In this post, I illustrate how I decorated a chandelier in my dining room for the fall season.
It follows the same basic process as the kitchen light fixture; outlined in Decorate a Chandelier for Fall in 3 Easy Steps.
I pull out the garlands and embellishments around mid September and leave both decorated chandeliers up through Thanksgiving.
A few key differences between the light fixtures impact the design and materials used.
The decorated chandelier in the dining room is brass, versus a painted one in the open kitchen. It’s also a much more formal setting. And, the brass chandelier has two tiers of candles, with nearly double the number of arms.
So, let me show you how I applied the same basic process to create a unique design for the dining room’s decorated chandelier.
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3 Easy Steps for a Fall Decorated Chandelier
Since the kitchen fixture only has six arms and candles on a single tier, the fall decorating style and design is much different.
That’s even though I follow the same quick and easy, three-step process to decorate both:
- Prep light fixture, gather materials on tabletop
- Wrap garlands around chandelier
- Add embellishments: ornaments
The biggest difference, is that the kitchen decorated chandelier is able to support the addition of numerous faux leaf and flower clusters. A stiff ring of substantial grapevine bridges the space between the six arms.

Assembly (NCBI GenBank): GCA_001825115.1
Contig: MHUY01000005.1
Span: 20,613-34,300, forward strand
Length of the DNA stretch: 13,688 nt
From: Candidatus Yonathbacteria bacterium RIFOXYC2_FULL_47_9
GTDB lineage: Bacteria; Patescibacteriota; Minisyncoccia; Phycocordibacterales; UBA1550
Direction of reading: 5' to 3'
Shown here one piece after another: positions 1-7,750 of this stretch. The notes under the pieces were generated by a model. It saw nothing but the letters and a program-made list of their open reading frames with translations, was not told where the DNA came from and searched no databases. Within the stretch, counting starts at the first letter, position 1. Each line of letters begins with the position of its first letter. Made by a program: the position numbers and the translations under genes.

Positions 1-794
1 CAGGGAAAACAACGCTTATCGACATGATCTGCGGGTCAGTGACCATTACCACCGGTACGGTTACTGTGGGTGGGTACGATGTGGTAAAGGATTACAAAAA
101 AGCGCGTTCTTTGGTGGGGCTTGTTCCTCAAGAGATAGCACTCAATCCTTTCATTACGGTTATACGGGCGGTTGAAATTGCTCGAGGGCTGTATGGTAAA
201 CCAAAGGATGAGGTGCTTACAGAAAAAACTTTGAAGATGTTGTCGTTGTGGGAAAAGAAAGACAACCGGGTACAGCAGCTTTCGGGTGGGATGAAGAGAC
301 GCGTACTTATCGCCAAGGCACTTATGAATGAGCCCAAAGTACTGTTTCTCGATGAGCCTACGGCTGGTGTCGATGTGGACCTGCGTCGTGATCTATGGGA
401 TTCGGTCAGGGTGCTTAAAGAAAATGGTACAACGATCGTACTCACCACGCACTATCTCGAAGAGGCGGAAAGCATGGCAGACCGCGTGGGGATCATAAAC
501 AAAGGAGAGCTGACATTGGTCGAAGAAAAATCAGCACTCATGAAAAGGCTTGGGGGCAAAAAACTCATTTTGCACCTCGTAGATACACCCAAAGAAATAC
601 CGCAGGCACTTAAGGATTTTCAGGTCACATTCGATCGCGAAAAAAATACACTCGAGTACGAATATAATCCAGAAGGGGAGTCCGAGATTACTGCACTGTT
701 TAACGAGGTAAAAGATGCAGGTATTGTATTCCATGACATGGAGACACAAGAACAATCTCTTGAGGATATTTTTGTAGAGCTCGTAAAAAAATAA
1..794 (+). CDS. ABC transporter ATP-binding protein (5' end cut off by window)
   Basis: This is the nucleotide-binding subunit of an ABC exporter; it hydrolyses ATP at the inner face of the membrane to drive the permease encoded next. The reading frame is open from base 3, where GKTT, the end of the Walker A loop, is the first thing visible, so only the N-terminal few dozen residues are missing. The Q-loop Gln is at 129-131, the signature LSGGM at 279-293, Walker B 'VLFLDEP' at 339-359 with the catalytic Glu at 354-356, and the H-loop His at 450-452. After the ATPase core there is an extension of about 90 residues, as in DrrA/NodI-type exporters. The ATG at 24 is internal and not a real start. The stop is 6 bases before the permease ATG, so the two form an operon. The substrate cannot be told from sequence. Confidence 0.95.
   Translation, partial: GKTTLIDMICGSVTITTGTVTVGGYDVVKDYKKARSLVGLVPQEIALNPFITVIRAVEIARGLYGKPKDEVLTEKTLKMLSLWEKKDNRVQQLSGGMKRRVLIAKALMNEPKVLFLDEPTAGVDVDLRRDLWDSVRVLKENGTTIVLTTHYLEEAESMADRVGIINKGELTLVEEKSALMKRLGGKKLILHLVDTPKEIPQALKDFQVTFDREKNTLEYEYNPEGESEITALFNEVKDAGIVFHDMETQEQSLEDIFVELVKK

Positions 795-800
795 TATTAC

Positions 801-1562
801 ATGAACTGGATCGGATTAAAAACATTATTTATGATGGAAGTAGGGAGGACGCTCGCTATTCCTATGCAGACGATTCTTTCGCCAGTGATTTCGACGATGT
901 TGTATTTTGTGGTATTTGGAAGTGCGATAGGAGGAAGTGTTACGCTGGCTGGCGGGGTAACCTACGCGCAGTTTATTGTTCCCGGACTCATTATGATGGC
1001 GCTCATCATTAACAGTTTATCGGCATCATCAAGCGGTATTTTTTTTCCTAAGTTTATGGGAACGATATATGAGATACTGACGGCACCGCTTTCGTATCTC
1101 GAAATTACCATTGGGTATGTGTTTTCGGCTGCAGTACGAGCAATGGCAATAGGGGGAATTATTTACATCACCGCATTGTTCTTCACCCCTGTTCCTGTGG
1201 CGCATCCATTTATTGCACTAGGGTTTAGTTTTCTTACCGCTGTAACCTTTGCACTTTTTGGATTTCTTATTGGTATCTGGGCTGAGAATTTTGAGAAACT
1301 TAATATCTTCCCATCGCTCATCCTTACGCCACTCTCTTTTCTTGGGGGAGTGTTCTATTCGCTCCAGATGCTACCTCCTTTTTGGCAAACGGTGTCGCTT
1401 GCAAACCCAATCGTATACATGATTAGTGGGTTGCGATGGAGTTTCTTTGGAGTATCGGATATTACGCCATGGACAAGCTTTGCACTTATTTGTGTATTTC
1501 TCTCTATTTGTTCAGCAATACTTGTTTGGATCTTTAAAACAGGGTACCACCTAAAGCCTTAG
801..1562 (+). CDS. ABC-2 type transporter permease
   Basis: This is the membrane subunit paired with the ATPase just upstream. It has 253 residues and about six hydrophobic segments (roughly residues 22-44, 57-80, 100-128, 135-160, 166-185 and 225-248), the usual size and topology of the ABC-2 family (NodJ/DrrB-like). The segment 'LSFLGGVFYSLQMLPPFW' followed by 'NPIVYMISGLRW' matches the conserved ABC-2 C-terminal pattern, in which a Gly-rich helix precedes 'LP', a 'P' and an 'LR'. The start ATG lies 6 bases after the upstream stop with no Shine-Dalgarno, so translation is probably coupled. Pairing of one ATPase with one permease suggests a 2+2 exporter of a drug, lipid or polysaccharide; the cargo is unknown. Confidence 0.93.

Step 1: Prep Fixture, Gather Materials
First, lay a protective cover on the table underneath the light fixture. Remove any shades and take them to another area.
Gently brush off any dust using an unused, soft-bristle paint brush. Next, lightly dust off the chandelier from top to bottom with a feather duster or soft cloth. Wipe up or shake out any dust and debris from the protective surface underneath. You don’t want the dust reattaching itself to decorations after you lay them on the table.
Now, you’re ready to gather decorative materials and supplies on the tabletop for easy access.
For my fall design, I use two identical garlands, four different types of seasonal ornaments, and several packages of Christmas tree ornament hangers.
Aren’t the acorn ornaments adorable? I love their copper, metallic look. While shopping at TJ Maxx, I happened upon them among the Christmas decorations. The acorns provided instant design inspiration for the fall decorated chandelier.
A little more searching revealed more boxes of different pinecone ornaments.
Pinecones with a copper finish are also hung from the kitchen light fixture, while those in matte brown and small, glittery ones predominate in the dining room.
I love how they all pull out the beautiful tones in my mahogany furniture.
Pinecones go beautifully with the wood-look plate chargers, brown peacock transferware dishes, and copper twig flatware I regularly use to set fall or Thanksgiving tables in both rooms.
Step 2: Wrap Garlands Around Fixture
In my last post, I strongly recommended using flexible, plastic-coated garland for ease of installation. However, I do not practice what I preach for this design!